Experience shows that on average 58% of the IP ranges held by publishers to authenticate libraries who license their content are inaccurate. Apart from unlicensed access, a consequence of incorrect IPs can be inaccurate usage statistics for both publishers and libraries.
Until now, the systems for keeping the IP ranges accurate and up to date were cumbersome, time-consuming and inefficient for both publishers and libraries.
The IP Registry is a single repository of the validated IP addresses for over 70,000 content licensing organisations worldwide, accessible by both publishers and libraries and maintained for the benefit of the whole scholarly communication community by PSI based in Oxford, UK and Boston, USA.
How it works
Register your organisation and receive your admin login. Check and update (if necessary) the IP ranges held. Add your organisation if it is not one of the 70,000+ currently in the database.
Updates and additions are checked, validated and made live in the Registry.
Publishers harvest the validated ranges manually or via our API for inclusion in their access management systems.
No more unlicensed access
Accurate usage stats for all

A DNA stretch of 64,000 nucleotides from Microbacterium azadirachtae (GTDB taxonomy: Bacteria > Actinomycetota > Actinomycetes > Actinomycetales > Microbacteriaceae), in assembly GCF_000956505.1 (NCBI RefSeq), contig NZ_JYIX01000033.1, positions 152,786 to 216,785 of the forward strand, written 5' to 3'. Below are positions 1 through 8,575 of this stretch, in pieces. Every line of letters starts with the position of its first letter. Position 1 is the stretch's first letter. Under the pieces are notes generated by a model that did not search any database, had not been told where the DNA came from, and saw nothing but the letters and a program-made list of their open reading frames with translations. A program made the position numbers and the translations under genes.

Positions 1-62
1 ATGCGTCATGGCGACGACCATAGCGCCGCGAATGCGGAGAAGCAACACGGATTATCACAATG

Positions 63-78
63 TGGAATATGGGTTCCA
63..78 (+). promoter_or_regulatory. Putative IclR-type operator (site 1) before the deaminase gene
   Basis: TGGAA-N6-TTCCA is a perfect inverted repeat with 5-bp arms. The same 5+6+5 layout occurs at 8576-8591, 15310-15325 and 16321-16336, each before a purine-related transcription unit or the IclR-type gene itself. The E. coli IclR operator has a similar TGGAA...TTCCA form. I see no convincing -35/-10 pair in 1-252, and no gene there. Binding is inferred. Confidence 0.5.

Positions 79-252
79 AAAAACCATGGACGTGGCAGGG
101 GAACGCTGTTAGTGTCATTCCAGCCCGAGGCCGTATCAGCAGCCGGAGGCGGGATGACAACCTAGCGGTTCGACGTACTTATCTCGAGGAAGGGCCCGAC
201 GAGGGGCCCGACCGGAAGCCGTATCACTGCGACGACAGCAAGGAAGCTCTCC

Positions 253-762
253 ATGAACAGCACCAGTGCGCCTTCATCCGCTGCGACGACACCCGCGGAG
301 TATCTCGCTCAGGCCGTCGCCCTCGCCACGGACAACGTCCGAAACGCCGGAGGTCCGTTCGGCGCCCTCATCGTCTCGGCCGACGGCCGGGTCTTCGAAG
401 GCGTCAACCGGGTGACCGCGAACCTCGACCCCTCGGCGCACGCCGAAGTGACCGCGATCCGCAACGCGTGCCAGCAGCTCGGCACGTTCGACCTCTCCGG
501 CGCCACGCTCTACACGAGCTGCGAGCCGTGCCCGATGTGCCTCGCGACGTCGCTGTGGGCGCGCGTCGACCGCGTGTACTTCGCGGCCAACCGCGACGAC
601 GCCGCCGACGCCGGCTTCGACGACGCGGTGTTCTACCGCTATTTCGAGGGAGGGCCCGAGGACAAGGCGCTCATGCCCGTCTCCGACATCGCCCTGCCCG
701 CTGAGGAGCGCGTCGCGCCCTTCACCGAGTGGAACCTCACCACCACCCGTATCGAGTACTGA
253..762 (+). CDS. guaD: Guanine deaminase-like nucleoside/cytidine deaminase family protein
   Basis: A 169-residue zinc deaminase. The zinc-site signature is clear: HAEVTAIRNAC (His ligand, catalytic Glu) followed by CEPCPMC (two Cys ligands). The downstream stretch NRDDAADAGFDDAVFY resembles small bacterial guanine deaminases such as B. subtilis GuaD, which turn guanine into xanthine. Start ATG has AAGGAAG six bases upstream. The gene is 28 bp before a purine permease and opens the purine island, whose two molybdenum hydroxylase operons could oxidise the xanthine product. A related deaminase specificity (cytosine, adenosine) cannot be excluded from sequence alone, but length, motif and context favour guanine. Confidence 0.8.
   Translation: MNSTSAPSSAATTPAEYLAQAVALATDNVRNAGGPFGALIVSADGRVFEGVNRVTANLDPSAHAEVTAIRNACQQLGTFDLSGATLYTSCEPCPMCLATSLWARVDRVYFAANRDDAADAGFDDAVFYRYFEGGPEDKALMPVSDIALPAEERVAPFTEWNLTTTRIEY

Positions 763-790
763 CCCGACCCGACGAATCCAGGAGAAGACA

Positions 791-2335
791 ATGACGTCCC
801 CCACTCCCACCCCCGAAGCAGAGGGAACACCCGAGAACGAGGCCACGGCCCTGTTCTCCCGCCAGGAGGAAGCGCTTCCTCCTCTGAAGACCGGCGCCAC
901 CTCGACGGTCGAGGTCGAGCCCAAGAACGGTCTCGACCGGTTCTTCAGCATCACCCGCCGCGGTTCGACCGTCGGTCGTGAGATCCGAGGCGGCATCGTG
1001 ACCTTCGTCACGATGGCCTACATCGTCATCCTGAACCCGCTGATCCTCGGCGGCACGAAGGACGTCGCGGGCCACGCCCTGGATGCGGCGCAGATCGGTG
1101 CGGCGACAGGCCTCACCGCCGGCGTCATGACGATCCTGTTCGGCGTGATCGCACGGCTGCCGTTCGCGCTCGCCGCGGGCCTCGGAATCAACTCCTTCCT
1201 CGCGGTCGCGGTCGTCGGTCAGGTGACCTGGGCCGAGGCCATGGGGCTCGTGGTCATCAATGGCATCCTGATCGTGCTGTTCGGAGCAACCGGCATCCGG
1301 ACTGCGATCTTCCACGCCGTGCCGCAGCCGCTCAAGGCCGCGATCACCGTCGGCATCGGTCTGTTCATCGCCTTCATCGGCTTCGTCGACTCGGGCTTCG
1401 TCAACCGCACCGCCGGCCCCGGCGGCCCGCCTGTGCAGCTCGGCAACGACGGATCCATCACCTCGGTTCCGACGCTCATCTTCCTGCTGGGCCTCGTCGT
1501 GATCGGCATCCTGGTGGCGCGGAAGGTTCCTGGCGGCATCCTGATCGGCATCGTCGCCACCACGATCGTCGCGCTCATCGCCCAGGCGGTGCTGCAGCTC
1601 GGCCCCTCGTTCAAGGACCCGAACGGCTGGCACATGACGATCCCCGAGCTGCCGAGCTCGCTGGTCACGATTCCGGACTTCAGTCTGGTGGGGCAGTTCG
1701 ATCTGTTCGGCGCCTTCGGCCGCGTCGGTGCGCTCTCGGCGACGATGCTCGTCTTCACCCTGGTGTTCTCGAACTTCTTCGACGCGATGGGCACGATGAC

“I believe it’s a valuable service and I hope that more content providers will keep track of IP changes through here. Just this week I’m auditing our IP addresses with a major aggregator, and their list of our IP addresses is a mess. If they subscribed to the IP Registry, they, their customers, and the accuracy of their customers’ usage data would all benefit greatly.”
“The University of Cambridge warmly supports the IP Registry initiative and looks forward to the greater efficiencies it will bring, not least in reducing the admin overhead with multiple publishers and in ensuring reliability for our usage statistics data”
“… we LOVE the work you are doing – such a great collaboration and time saver for all!”
“I’ve been following this project for a few years and think it was a stroke of genius. It will save a lot of time on my end for sure.”
“I would like to say that the idea where libraries will give their essential data to publishers in only one place is great!”